Like many NLR railwaymen he had relations who had connections with the railway. One of his brothers, John, after being a LNWR goods porter at Poplar, a soldier and a policeman, was a NLR signalman for a couple of years before transferring to back to the LNWR. Mary, the  daughter of another brother, Edward Lapidge, married Joseph Ashlin who ended up as a station inspector at Homerton. Henry Elsom and John Thomas Schmutter, two sons by two different marriages of another of Edward’s daughters, Elizabeth Jane Lapidge, were also employed by the NLR.

On 1 November 1865 William Lapidge was upgraded to under guard on twenty-two shillings and six pence a week. In 1866 he married Maria Ambrose and they had a son, William. In August 1867 he was made a guard on the Poplar services on twenty-five shillings. At that time guards, provided their services were satisfactory, had two annual increments of two and six pence. William was obviously doing his job well because in 1869, as a guard on the Kew services, he was receiving thirty shillings a week. Like most guards he accrued a few fines for running through stations and leaving doors unlocked. He was also fined one shilling because on New Year’s Day 1869 he absented “himself from 2 to 5.30 pm when working all day.” The author has been unable to ascertain whether it was a result of his actions the previous night or he was making up for what he had missed.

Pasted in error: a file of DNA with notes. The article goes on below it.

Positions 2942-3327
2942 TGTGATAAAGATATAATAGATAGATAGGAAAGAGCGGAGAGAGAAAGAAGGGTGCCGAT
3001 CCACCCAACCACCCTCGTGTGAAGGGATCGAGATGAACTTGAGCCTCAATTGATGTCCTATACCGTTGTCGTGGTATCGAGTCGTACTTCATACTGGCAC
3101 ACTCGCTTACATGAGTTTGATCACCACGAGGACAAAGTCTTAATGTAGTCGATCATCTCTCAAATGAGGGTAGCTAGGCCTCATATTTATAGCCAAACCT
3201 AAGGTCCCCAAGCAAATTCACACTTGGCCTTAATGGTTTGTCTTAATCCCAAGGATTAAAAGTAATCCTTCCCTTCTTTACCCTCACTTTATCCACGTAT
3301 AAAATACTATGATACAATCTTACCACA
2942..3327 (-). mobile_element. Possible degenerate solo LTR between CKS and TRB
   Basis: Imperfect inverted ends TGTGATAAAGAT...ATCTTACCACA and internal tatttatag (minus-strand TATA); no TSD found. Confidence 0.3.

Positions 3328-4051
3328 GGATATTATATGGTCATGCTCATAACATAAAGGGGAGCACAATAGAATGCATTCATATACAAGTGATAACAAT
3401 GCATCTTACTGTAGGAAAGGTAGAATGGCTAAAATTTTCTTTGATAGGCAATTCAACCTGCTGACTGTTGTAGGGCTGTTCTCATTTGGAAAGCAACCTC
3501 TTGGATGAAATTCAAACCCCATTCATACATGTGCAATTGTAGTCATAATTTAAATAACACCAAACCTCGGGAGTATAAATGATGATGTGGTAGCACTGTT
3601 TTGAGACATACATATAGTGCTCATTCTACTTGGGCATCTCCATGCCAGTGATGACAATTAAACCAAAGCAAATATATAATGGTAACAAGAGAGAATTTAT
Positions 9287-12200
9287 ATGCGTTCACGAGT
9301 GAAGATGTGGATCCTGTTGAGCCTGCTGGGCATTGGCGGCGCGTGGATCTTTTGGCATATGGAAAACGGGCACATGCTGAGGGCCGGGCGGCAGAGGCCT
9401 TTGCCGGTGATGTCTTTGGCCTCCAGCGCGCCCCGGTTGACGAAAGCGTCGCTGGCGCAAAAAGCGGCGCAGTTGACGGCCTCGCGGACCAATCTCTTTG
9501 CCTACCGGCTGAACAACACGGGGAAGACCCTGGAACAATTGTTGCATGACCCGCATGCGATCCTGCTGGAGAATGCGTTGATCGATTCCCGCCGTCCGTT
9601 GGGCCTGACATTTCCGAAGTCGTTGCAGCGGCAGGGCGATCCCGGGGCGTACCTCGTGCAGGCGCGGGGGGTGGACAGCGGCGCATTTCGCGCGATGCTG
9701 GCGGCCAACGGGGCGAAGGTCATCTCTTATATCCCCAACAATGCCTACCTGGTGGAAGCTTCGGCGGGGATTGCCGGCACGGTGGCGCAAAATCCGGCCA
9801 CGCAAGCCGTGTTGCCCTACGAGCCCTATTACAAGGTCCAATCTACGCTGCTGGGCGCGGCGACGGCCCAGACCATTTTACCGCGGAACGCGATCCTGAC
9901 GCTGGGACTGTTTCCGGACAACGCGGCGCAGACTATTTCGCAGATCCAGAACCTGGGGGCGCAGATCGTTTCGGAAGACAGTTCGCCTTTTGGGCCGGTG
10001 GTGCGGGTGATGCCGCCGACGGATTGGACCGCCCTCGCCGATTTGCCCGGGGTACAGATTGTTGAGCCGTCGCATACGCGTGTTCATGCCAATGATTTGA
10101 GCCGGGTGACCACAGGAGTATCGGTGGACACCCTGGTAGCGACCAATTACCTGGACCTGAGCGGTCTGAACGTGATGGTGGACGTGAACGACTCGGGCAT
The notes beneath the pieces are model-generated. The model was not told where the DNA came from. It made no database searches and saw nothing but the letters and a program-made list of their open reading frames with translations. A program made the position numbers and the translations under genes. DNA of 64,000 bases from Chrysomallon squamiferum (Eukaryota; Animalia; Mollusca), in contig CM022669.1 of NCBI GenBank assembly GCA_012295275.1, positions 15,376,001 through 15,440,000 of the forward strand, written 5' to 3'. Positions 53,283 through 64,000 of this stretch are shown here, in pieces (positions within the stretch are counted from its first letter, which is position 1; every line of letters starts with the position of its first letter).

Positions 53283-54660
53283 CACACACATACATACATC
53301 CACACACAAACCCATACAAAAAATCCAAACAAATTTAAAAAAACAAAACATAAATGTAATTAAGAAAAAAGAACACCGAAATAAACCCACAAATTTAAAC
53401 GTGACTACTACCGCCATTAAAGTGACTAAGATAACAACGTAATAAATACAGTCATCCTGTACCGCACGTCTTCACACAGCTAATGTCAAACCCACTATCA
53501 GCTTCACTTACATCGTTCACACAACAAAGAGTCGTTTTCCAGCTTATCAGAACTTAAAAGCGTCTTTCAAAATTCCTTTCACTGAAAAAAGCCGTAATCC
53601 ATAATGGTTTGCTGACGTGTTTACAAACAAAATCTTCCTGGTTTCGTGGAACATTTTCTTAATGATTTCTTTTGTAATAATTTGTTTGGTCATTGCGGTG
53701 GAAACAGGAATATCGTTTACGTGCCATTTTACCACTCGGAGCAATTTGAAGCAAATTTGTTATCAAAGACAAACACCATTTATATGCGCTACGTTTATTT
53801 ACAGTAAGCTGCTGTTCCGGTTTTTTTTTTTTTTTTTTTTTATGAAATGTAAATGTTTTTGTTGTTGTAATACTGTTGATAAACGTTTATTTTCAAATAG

Then on Monday 4 September 1876 his world crashed. He appeared in Worship Street Police Court charged with having stolen a parcel contain­ing eighteen watches with a value of £64. One of the prosecution witnesses, Jane Crouch, said that on the night in question she entered the 10.35 pm train at Dalston Junction for Bow. There were no persons in the compartment of the coach she entered. After the train had started she found on the seat beside her a parcel done up in black shiny cloth, fastened with a white strap. At Hackney, the next station, she gave the parcel to the guard. The prisoner William Lapidge was the guard, and she was positive as to his identity. Detective Gall, of N Division, apprehended the prisoner, who denied having ever received the parcel. Mr. Pyke, who appeared for the defence, began to cross-examine the witness as to where she had been at such an hour of the night, why she was out, and why she had left her last situation when Mr. Bushby, the magistrate, interposed, and said he would not allow questions to be put to fish out the particulars of a witness’s antecedents. If Mr. Pyke would say that he had some information that the witness was of a bad character he could put the question straight, but he (Mr. Bushby) would not allow fishing questions to rake up the bad part of a person’s life. The prosecution asked for the prisoner’s committal. The defence said that Lapidge was a discharged soldier with a high character, and he wished to call witnesses. He therefore asked for a remand.